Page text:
An oligoclonal combination of human monoclonal antibodies able to neutralize tetanus toxin in vivo
Published on Apr 1, 2019
· DOI :10.1016/j.toxcx.2019.100006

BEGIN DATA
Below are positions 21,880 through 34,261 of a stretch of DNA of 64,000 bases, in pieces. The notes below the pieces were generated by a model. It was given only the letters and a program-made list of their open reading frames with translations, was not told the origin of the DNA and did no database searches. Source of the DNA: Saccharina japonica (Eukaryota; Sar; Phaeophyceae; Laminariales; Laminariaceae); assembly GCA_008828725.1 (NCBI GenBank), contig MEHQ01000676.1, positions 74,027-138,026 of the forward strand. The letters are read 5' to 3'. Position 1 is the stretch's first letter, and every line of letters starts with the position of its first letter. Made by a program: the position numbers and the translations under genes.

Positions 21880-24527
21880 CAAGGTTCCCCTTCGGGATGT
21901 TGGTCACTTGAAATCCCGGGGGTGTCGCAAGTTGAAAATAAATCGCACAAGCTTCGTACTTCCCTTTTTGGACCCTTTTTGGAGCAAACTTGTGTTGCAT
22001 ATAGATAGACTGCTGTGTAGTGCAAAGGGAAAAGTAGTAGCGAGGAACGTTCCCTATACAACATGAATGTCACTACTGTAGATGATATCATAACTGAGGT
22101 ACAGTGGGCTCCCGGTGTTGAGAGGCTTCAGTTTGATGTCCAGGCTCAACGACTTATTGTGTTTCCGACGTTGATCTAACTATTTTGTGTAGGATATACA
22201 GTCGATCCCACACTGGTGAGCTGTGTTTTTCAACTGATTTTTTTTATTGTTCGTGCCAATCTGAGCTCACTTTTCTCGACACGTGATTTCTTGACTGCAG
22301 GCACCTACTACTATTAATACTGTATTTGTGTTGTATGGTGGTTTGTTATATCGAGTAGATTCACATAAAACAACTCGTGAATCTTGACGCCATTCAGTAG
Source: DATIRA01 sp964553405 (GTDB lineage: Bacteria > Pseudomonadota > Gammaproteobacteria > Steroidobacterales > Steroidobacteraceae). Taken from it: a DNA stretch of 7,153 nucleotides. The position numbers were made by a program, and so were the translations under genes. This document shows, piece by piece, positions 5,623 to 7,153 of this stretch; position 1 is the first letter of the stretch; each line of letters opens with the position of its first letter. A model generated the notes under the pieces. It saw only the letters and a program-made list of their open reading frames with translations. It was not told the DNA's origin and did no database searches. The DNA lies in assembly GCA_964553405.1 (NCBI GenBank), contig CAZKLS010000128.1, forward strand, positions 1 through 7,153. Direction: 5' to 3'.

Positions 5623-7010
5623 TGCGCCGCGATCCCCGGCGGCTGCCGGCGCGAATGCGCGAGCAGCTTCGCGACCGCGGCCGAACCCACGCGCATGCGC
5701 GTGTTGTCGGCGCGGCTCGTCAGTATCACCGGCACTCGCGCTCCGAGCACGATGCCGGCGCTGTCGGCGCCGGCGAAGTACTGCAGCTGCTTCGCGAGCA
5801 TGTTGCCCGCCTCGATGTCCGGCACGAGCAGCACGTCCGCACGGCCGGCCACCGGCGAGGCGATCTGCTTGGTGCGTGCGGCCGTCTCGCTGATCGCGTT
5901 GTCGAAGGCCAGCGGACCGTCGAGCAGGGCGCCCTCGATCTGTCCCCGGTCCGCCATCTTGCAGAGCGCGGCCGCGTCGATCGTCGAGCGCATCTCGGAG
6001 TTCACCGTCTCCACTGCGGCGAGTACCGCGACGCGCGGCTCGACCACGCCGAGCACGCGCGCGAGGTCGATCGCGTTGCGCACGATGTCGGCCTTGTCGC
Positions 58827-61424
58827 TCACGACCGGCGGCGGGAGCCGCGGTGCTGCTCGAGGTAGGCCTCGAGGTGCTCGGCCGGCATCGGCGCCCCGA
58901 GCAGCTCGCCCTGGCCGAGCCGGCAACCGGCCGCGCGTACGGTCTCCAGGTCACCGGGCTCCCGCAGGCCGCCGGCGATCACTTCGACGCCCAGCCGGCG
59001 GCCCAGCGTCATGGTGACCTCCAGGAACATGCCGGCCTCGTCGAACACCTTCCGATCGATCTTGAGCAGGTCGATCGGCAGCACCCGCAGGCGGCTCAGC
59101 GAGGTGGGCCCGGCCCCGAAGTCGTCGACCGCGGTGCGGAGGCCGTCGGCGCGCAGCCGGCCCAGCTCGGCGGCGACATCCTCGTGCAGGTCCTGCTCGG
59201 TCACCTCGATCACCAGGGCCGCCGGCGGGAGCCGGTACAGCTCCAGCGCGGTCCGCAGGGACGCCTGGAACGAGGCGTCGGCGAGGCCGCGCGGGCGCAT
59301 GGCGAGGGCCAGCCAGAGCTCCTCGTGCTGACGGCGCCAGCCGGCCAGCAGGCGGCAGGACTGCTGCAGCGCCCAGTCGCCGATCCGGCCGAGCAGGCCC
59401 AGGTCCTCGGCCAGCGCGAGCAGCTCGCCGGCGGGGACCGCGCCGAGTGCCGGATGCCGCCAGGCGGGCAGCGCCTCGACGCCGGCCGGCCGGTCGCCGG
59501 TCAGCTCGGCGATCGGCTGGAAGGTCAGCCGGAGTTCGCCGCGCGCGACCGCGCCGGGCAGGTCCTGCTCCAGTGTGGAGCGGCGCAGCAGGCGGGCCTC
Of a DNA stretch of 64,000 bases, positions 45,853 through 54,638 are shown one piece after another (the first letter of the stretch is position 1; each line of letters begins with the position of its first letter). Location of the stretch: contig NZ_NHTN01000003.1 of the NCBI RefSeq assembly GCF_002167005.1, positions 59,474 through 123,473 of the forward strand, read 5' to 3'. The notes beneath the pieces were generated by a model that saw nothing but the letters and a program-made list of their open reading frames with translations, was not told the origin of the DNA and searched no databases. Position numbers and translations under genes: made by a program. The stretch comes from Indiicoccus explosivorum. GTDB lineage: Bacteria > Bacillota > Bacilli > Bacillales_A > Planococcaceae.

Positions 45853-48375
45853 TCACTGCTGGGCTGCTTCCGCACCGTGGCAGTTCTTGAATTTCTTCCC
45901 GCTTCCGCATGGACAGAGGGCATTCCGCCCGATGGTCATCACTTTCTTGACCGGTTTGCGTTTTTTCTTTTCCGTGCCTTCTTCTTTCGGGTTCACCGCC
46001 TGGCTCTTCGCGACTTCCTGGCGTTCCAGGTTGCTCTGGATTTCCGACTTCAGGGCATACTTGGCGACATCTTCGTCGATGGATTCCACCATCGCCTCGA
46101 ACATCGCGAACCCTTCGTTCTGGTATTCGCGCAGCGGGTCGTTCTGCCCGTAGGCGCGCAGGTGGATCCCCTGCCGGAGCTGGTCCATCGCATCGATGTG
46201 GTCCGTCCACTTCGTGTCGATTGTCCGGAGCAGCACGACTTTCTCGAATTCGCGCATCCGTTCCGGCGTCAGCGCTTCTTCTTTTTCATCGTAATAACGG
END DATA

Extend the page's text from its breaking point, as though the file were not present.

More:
Abstract The use of antibody-based therapy to treat a variety of diseases and conditions is well documented. The use of antibodies as an antidote to treat tetanus infections was one of the first examples of immunotherapy and remains the standard of care for cases involving potential infections. Plasma-derived immunoglobulins obtained from human or horse pose risks of infection from undetectable emergent viruses or may cause anaphylaxis. Further, there is a lack of consistency between lots. In the search for new formulations, we obtained a series of clonally related human monoclonal antibodies (mAbs) derived from B cells sorted from donors that presented anti-tetanus neutralizing titers. Donors were revaccinated prior to blood collection. Different strategies were used for single-cell sorting, since it was challenging to identify cells at a very low frequency: memory B cell sorting using fluorescent-labeled tetanus toxoid and toxin as baits, and plasmablast sorting done shortly after revaccination. Screening of the recombinant mAbs with the whole tetanus toxin allowed us to select candidates with therapeutic potential, since mAbs to different domains can contribute additively to the neutralizing effect. Because of selective binding to different domains, we tested mAbs individually, or in mixtures of two or three, in the neutralizing in vivo assay specified by Pharmacopeia for the determination of polyclonal hyperimmune sera potency. An oligoclonal mixture of three human mAbs completely neutralized the toxin injected in the animals, signaling an important step for clinical mAb development.